Blog by Sumana Harihareswara, Changeset founder
Ever Since You've Been Around
Hi, reader. I wrote this in 2010 and it's now more than five years old. So it may be very out of date; the world, and I, have changed a lot since I wrote it! I'm keeping this up for historical archive purposes, but the me of today may 100% disagree with what I said then. I rarely edit posts after publishing them, but if I do, I usually leave a note in italics to mark the edit and the reason. If this post is particularly offensive or breaches someone's privacy, please contact me.
Leonard, Not-My-Ex Dan, Jacob and I saw the always-fun Kevin Geeks Out curated talk-video-slideshow-quiz fest last night. Towards the end, we saw an enticing trailer for next month's alien encounter-themed show, the soundtrack to which was "Top of the World" by the Carpenters.
As I listen to the lyrics, the immediately spooky one that grabs me is "Something in the wind has learned my name." If licensing fees for lyrics quotations in fiction weren't so impossibly high (I could be wrong), someone like Aaron Sorkin or J. Michael Straczynski would have grabbed that for an episode title.
Not to get all Leonard's six-part meditation on how video game titles work on you, but there is a fairly common type of title for a short story or a TV episode that quotes a song lyric, line of poetry/Shakespeare/the Bible, or other well-known phrase. Leonard and I were looking at the Star Trek: Deep Space Nine and Babylon 5 episode lists to find titles we liked and disliked, and we saw a lot of references. For fairly obscure references ("And the Rock Cried Out, No Hiding Place") a big long phrase is good. But if your audience is already familiar with the cliche, you can just excerpt the evocative bit ("Passing Through Gethsemane," "And Now For A Word," "Distant Voices," "Favor the Bold," "Sacrifice of Angels," "You are Cordially Invited," "In the Pale Moonlight," "When It Rains..."). Unfortunately, for some phrases, even the excerpt is already a cliche ("By Any Means Necessary," "If Wishes Were Horses," "Nor the Battle to the Strong," "Once More Unto the Breach," "'Til Death Do Us Part," "Strange Bedfellows"). You can kind of get away with Latin ("Inter Arma Enim Silent Leges") or translations from Greek ("The Exercise of Vital Powers") whilst staying classy.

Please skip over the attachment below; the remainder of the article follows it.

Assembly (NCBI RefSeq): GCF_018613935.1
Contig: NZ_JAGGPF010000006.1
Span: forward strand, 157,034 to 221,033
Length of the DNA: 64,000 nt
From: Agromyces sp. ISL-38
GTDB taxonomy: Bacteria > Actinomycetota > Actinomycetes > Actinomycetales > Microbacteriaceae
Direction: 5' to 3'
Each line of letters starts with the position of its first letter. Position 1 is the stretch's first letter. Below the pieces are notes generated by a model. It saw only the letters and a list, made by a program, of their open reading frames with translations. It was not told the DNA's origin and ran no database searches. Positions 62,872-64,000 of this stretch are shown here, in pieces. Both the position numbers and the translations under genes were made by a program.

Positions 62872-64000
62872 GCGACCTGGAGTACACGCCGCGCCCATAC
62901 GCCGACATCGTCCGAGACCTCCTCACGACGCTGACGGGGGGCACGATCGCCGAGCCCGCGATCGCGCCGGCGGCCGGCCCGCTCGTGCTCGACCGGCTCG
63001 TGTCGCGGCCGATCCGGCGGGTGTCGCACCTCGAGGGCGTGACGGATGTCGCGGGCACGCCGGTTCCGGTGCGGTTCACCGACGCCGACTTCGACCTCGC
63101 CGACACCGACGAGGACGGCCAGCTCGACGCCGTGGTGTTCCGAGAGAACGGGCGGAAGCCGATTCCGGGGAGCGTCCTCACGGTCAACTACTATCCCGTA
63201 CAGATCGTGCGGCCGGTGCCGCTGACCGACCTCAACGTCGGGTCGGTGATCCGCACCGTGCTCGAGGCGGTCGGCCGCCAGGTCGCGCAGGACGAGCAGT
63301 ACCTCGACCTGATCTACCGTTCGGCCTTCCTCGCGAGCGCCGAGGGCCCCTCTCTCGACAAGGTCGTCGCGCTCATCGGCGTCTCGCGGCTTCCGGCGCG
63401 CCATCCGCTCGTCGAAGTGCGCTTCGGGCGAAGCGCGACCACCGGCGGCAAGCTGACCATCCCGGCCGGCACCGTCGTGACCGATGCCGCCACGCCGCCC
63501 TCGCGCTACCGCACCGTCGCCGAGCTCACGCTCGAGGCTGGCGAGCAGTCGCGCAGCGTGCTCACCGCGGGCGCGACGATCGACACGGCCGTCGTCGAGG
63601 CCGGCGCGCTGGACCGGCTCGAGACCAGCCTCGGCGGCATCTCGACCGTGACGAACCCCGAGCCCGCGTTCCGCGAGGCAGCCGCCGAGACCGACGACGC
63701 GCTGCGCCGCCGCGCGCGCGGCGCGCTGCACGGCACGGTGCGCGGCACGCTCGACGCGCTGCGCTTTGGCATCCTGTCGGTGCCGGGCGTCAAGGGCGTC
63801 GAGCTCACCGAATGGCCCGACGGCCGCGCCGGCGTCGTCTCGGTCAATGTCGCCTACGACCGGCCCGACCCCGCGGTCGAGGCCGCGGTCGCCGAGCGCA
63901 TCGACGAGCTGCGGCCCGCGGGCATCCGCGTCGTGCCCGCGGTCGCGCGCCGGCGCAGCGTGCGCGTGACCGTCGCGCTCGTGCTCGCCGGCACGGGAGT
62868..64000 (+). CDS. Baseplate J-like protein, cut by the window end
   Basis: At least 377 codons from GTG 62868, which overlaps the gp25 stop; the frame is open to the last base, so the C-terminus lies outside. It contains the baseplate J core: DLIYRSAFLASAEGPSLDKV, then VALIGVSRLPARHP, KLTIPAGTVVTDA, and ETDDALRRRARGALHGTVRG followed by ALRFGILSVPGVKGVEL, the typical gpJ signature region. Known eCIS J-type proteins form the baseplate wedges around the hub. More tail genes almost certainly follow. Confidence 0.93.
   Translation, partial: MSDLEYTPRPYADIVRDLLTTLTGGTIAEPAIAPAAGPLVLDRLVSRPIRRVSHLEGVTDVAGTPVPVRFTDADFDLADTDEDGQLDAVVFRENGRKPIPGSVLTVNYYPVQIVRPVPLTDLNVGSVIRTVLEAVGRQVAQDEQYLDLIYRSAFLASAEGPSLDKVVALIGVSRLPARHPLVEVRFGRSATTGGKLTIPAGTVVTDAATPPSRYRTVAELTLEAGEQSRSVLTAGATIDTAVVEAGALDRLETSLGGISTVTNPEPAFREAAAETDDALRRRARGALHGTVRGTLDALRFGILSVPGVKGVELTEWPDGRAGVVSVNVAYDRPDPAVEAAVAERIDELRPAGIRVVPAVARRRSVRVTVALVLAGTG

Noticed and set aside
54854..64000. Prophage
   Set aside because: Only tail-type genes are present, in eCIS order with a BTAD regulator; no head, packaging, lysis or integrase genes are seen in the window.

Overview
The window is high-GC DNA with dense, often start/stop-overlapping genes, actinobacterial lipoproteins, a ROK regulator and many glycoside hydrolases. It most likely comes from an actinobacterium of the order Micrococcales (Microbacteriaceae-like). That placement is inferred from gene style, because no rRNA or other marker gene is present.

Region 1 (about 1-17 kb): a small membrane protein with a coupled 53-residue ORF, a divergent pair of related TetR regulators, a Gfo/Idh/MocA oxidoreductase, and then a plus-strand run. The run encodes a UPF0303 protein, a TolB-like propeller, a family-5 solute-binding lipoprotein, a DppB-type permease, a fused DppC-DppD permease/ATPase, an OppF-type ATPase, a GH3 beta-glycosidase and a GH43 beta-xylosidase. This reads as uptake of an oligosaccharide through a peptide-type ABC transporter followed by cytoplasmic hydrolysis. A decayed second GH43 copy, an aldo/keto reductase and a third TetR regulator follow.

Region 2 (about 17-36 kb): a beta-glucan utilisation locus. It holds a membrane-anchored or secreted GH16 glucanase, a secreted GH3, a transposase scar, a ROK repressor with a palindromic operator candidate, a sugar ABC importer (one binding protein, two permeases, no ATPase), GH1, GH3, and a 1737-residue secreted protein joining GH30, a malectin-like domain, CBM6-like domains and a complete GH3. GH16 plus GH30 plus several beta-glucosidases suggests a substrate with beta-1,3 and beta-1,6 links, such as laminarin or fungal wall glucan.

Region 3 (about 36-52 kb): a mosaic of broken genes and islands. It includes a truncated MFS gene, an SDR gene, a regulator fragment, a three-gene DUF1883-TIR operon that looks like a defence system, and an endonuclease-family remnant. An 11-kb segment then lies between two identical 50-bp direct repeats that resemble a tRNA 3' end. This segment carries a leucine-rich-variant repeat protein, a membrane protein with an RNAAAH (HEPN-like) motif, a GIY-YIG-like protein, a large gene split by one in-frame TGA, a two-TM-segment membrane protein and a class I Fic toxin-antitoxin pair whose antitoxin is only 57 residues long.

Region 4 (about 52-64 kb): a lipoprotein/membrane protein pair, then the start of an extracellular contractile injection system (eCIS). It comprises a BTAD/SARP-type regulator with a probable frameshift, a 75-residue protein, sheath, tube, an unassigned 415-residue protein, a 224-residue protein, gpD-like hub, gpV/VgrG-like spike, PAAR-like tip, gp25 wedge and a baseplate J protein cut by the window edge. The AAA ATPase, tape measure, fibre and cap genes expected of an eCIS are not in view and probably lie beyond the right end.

This comes up in short story titles as well. Leonard was just reading a story called "I Pray the Lord My Soul to Keep" or some other line from that prayer, and we batted around "My Soul to Keep" as a better title -- still a cliche, though.
I was just looking at Sorkin titles (Sports Night, West Wing, Studio 60 on the Sunset Strip) and talked with Leonard about them for about ten minutes, less actually arguing and more lining up topics for future discussion. (Examples: why do we disagree on "Evidence of Things Not Seen" and "Mr. Willis of Ohio," what's interesting about "We Killed Yamamoto," when do we like and dislike numbers in titles, and is Leonard's pro-science bias leading him to like "Eppur Si Muove" better than other non-English quote titles?) But overall, we like non-remix evocative phrases -- originals, of course, as well as quotes.
Some more thoughts on episode titles. Yours? What do you like and dislike?
17 Apr 2010, 9:14 a.m.
A few footnotes:
Freshman year of college, my pals called me "the English major" partially because (if I recall correctly) I referred to TNG episodes by title rather than season/number or stardate.
A friend told me that there is a Gilmore Girls episode in which people mention Nag Hammadi and never explain its significance; characters' questions go unanswered. The ep title: "Nag Hammadi Is Where They Found the Gnostic Gospels." That's fun.